LAW 7554. International Investment Arbitration and Litigation Practice. (2 Hours)
This course will blend the study of Investor-State International Arbitration with mock arbitration exercises. The subject of Investor-State disputes and their resolution lies at the cutting edge of international law. Topics that will be covered in this course are (1) the substantive law of investment arbitration; and (2) elements of procedure that characterize investor-state arbitration including tribunal composition, jurisdiction, evidence, and annulment. At the same time, students will put their knowledge into practice by participating in a series of mock arbitration hearings brought by a foreign investor against a State before the International Centre for the Settlement of Investment Disputes (ICSID). Active participation in oral advocacy exercises is required. The course grade will be a function of those exercises and class participation.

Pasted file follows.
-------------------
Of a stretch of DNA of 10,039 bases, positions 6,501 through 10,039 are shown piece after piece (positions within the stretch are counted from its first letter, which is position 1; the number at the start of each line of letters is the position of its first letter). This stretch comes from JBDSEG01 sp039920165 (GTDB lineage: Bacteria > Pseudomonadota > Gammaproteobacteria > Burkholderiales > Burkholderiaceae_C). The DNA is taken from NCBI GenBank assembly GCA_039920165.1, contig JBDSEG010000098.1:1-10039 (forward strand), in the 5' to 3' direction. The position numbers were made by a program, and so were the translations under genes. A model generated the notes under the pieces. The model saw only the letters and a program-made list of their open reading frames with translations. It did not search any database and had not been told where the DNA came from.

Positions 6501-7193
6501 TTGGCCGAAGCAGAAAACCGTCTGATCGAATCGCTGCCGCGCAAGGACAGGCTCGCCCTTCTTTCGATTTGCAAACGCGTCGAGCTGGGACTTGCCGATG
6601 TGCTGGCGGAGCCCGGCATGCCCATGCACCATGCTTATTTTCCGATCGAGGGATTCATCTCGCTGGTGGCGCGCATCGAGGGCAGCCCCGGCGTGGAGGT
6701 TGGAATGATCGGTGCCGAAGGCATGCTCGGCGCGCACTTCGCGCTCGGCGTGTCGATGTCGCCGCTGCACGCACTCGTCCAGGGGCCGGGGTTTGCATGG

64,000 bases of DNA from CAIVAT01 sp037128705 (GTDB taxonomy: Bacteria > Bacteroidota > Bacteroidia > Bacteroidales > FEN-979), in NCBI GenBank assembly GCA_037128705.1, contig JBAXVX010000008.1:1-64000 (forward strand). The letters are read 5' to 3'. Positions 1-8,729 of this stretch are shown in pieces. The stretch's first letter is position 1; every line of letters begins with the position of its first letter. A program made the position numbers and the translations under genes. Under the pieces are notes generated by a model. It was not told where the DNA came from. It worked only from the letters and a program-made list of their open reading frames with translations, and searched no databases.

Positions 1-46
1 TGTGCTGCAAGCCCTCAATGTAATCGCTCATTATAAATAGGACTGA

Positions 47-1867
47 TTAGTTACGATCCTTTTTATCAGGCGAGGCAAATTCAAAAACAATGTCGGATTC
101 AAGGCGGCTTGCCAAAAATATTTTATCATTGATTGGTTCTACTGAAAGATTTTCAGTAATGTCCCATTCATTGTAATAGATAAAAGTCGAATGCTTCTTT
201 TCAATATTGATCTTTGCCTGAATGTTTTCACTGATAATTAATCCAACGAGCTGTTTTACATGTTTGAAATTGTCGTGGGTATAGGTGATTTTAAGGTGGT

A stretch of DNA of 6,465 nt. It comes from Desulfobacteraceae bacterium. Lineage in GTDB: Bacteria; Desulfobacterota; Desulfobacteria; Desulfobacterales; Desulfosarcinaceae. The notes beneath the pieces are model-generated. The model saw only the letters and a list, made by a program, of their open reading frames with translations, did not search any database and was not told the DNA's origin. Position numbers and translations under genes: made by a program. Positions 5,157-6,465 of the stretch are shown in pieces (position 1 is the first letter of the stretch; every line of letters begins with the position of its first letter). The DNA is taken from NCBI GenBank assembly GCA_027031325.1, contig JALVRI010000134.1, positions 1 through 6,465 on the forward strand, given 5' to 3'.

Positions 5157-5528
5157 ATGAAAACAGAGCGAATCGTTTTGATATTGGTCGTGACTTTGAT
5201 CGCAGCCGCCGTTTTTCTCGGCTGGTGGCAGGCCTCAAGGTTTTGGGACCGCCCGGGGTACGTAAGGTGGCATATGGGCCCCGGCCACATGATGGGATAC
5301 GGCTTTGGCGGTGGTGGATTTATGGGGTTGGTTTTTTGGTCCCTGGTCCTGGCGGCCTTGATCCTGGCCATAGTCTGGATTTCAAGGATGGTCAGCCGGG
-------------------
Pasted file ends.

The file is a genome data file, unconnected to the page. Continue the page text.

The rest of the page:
LAW 7556. Corporate Finance. (3 Hours)
Corporate Finance considers sources of funding and capital structure of corporations, as well as decisions managers make to increase the value of a firm. This class is aimed at equipping lawyers with an ability to understand decision-making of business clients. The course introduces tools and methods used to evaluate projects and to allocate limited financial resources, as well as considerations regarding capital structure. We will cover valuation concepts, including present and future value computations, discount rates, net present value, the Efficient Capital Markets Hypothesis, relationship between risk and return, capital asset pricing model, as well as issues of leverage and capital structure. We will also examine the characteristics of financial instruments used by firms to raise capital, including common stock, preferred stock and debt instruments.
LAW 7559. International Trade. (3 Hours)